Mayor Marion Barry said yesterday that the District of Columbia enters the 1980s as a city where confidence in the police is up despite an increase in reported crime; where shrinking population and race relations are not problems; and where city government is doing "more with less."
"By and large," Barry said in his upbeat report on his first year in office, "we have been able to accomplish more than any other previous administration has done in the first year in office."
"It's the recipients [of city services] who have said to us that [they] see a great difference in the way things are done," Barry said, surrounded by dozens of beaming cabinet members and top mayoral aides crowded into the City Council chambers in the District Building.
The accomplishments of Barry's first term were described in a 118-page booklet entitled, "The Barry Administration One Year Later, A Progress Report on Fast Track Performance."
The booklet, a compilation of reports from city departments and agencies, indicated that Barry's administration had improved operations "in virtually every aspect of District government."
Police and fire response times are shorter, waiting lines at many city agencies have been reduced, city playgrounds are in better shape and welfare overpayments have been cut down, according to the report. Minority-owned businesses are better off, the D.C. Register is produced and circulated at less cost and backlogs for license applications have been eliminated, the document said.
The 118-page report offered a unique glimpse into how the $2-billion-a-year 47,000-worker District bureaucracy views itself and the kinds of nuts and bolts and unheralded accomplishments that are considered progress.
The police department, for example, reported that it intends to reduce crime through "increased productivity measures, optimal resource allocation, management improvements in other areas and a more effective labor management relations program." It made no mention of an estimated 10 percent increase in reported crime during 1979.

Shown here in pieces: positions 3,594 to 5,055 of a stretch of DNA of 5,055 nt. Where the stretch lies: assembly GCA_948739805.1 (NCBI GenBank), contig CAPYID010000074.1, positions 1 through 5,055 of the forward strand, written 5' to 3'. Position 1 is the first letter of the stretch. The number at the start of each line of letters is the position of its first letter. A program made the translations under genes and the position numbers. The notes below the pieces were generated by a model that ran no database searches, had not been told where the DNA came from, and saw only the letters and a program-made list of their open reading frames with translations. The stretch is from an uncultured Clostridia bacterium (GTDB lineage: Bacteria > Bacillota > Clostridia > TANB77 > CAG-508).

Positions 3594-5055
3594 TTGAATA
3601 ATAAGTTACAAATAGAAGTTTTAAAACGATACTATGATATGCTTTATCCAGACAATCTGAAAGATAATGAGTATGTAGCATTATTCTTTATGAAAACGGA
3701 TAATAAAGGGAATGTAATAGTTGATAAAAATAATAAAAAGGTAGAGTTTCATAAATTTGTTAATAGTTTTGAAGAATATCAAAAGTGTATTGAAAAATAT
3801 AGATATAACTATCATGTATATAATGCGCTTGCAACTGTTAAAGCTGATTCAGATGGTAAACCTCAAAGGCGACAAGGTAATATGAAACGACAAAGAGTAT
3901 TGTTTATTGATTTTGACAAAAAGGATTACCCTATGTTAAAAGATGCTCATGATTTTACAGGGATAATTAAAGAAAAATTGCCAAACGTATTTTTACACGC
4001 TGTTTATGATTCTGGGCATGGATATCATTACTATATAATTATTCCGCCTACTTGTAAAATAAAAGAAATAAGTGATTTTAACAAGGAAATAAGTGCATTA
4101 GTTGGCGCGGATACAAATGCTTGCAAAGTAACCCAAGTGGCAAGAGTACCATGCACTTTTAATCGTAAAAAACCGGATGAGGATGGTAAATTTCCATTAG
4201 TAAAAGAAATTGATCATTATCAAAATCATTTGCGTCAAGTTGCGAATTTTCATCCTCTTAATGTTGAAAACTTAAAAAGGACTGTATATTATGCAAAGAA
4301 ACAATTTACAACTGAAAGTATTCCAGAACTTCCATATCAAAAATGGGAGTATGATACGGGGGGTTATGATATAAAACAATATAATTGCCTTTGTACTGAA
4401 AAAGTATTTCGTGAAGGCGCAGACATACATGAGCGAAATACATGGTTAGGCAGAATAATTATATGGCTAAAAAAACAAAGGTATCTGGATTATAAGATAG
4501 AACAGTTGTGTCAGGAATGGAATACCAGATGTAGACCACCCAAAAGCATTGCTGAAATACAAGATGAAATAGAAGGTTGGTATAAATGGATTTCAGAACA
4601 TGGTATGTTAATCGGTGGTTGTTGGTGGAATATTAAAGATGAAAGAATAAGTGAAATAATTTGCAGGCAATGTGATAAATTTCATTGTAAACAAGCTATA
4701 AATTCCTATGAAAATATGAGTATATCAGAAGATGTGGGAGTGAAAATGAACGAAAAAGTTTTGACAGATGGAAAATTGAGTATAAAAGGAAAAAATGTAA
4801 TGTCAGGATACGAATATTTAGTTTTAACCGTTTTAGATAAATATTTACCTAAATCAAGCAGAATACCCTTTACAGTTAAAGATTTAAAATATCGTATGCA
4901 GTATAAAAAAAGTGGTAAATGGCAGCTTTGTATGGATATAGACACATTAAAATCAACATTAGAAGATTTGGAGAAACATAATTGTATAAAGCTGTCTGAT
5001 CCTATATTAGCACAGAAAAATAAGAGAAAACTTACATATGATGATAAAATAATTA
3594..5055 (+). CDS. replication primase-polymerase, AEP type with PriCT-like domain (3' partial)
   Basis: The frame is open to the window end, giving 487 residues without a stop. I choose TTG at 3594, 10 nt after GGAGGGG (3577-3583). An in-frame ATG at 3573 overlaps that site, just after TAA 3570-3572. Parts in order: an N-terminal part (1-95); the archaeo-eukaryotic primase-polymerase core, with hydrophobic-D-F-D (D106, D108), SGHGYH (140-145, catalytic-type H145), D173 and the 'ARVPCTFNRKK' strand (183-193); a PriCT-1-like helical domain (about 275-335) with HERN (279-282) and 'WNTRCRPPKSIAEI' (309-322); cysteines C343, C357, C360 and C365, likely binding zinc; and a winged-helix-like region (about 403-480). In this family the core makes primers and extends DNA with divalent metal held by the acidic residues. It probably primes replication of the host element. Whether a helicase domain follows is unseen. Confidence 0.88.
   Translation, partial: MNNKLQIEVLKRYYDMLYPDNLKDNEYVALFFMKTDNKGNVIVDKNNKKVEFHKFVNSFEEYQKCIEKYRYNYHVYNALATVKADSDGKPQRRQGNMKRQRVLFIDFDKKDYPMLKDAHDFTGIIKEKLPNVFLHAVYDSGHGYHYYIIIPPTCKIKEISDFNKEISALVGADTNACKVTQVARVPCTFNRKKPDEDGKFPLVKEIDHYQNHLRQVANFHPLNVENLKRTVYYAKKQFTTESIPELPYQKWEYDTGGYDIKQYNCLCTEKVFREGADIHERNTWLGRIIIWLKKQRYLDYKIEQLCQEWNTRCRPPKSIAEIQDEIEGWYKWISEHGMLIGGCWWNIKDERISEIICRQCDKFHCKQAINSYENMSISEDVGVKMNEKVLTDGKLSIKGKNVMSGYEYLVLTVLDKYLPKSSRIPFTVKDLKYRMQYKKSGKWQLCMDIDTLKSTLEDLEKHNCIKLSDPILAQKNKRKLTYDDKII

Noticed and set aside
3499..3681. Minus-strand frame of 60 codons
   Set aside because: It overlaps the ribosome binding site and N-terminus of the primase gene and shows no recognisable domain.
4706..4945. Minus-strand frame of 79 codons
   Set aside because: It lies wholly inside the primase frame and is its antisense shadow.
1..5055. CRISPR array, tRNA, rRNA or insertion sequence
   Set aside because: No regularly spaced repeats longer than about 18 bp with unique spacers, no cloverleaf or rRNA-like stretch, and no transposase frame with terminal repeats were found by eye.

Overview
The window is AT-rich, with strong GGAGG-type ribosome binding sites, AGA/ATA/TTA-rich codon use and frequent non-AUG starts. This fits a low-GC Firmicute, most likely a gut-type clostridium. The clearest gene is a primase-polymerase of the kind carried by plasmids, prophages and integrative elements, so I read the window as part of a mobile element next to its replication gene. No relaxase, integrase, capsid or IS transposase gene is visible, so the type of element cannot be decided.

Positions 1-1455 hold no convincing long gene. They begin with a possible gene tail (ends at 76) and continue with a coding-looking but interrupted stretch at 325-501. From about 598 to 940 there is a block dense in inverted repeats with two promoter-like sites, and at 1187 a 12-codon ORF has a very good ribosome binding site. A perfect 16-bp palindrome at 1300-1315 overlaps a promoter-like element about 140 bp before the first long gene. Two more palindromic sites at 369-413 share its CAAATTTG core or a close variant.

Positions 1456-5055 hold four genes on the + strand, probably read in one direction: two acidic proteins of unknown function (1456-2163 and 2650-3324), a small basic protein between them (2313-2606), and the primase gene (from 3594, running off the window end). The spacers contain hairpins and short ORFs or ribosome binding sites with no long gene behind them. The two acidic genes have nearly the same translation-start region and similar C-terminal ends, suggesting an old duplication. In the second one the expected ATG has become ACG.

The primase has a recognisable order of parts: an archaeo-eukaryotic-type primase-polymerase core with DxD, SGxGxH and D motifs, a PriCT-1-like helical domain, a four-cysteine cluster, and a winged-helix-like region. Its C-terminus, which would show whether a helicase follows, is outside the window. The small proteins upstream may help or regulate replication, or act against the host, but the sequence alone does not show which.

For the recreation department, progress was being able to carry out a "putt-putt golf program" for 450 inner-city youth, a softball league with 140 participants, a cheerleading camp and a two-day kickoff for summer programs "including a parade downtown."
The city surveyor's office noted that "a complete report about the backlog problems has been submitted to the city administrator, which includes recommendations for resolving the problem." But the office has not resolved the backlog.
The Department of Transportation reported that 170,755 operator's permits were issued, 28,861 road tests and 65,504 written driver tests administered, 309,711 vehicle inspections performed and 86,301 new auto titles issued -- "all without the delays or problems of previous years."
Referring to police reports indicating a 10 percent increase in crimes, Barry said he did not believe the actual number of crimes committed had increased by that much. Rather, he said, the increase in reported crimes came "because people have more faith and confidence in our department and they call in and report those crimes."